Kenneth H. Ashworth

Attorney General of Texas — Opinion.
October 3, 1979

MARK WHITE, Attorney General of Texas

Honorable Kenneth H. Ashworth Coordinating Board Texas College University System Austin, Texas 78711

Re: Tuition for foreign students enrolled in junior colleges.

Dear Dr. Ashworth:

You have requested our opinion regarding the tuition rate for foreign students enrolled in public junior colleges. Senate Bill 530, enacted by the 66th Legislature, amended subsection (h) of section 54.051 of the Texas Education Code to provide:

Tuition for students who are citizens of any country other than the United States of America is the same as tuition required of other nonresident students. . . .
Section 130.003(b)(4) of the Education Code requires that a junior college, in order to be eligible for its share of the biennial state appropriation, collect, from each full-time and part-time student enrolled, matriculation and other session fees in the amounts required and provided by law for other state-supported institutions of higher education, except, however, . . . that the amount charged nonresidents . . . need not be greater than the amount so required by law on January 1, 1971. . . .

You ask whether, if a junior college elects to charge tuition to nonresident students at a rate equal to or greater than the amount required by law on January 1, 1971, but less than the amount which a senior college must charge, it may apply the same rate to foreign students.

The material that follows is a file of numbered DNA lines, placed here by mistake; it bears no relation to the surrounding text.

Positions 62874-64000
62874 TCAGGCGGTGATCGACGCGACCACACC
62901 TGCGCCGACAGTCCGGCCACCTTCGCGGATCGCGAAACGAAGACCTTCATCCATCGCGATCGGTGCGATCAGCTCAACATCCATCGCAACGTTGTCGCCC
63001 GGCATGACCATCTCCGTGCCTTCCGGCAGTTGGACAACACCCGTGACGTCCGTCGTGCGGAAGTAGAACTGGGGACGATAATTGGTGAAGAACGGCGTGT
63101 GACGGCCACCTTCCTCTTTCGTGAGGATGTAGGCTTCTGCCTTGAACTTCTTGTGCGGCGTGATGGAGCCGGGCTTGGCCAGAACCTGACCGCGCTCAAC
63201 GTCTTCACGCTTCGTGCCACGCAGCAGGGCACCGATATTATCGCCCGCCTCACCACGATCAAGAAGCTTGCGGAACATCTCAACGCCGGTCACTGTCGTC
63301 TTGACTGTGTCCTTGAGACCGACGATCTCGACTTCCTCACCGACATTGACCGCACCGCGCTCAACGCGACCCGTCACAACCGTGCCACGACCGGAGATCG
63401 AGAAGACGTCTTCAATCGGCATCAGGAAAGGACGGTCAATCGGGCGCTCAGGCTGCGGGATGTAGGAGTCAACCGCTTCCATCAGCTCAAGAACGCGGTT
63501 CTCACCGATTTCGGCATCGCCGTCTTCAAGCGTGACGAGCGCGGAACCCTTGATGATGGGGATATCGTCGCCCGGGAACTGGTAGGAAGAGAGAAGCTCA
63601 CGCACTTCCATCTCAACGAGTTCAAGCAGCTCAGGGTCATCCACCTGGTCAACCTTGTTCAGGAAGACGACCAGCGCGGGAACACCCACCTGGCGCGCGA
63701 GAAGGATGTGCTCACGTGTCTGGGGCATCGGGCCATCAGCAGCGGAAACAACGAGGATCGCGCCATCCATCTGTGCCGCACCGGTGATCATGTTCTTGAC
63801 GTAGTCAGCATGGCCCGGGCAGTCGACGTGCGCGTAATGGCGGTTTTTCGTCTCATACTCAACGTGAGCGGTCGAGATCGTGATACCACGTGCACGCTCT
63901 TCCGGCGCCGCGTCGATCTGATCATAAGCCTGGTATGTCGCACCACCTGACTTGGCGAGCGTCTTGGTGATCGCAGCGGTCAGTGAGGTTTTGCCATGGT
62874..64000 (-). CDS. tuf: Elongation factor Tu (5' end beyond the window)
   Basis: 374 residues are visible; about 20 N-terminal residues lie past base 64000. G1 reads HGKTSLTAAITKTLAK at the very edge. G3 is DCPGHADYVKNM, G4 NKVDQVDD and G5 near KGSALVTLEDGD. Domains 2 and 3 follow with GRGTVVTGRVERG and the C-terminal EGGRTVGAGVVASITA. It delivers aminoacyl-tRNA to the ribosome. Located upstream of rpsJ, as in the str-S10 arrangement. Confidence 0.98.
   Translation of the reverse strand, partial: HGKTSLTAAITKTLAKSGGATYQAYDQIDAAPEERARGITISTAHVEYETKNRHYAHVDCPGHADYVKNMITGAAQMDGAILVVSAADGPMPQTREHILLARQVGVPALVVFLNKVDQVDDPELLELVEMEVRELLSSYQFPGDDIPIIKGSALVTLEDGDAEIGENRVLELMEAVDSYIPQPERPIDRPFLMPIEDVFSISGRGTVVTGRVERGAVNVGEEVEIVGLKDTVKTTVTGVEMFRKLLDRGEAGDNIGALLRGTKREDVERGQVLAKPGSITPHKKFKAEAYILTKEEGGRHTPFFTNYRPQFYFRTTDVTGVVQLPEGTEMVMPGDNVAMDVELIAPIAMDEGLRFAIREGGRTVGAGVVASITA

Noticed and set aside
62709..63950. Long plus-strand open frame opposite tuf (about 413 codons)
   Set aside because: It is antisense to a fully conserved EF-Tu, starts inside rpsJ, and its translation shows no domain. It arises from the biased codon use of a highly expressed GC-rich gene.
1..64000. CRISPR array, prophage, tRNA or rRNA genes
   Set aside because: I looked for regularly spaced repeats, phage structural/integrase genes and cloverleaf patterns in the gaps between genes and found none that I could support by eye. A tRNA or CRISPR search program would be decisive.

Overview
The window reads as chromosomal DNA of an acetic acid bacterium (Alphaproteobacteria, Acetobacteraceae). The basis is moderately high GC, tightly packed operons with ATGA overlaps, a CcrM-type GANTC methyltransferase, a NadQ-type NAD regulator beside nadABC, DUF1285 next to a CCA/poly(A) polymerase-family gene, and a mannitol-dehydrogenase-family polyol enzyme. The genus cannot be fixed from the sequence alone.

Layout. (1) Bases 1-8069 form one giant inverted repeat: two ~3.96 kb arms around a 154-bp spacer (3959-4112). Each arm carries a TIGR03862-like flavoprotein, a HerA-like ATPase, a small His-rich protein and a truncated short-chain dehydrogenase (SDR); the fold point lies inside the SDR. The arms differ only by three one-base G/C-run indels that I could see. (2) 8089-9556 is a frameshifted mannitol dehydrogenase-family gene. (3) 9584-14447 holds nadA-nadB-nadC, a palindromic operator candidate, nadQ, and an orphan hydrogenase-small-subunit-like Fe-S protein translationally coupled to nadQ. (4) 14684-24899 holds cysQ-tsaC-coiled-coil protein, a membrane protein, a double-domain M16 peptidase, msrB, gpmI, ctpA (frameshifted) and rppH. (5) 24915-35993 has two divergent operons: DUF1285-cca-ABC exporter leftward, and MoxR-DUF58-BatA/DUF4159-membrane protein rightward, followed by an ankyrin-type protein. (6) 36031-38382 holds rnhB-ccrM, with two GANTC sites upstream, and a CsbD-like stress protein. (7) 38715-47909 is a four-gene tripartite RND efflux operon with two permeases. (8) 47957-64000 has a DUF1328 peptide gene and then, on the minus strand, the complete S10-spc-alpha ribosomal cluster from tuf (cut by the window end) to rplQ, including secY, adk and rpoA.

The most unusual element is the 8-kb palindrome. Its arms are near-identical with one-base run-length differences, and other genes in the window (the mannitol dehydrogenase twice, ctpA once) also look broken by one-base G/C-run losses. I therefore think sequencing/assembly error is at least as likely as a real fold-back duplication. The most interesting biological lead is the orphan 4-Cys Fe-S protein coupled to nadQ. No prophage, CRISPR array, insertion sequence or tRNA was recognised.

In Attorney General Opinion H-103 (1973), this office distinguished between three classes of students for tuition purposes — resident, nonresident and alien — and said that aliens are not the students defined as `non-residents’ for whom tuition is provided by section 54.051(c). . . .

Since there are three categories of students — residents, nonresidents and foreign students — the exception in section 130.003(b)(4) relating to nonresidents does not extend to foreign students. Thus, it is our opinion that a junior college in order to be eligible for its share of the biennial state appropriation, must charge the same rate to foreign students as that charged by state senior colleges. See Educ. Code § 54.057 (indicating how a foreign student can qualify for resident tuition).

SUMMARY
A public junior college, in order to be eligible for its share of the biennial state appropriation, must charge foreign students the same tuition rate charged by state senior colleges.

Very truly yours,

Mark White Attorney General of Texas
John W. Fainter, Jr. First Assistant Attorney General
Ted L. Hartley Executive Assistant Attorney General
Prepared by Rick Gilpin Assistant Attorney General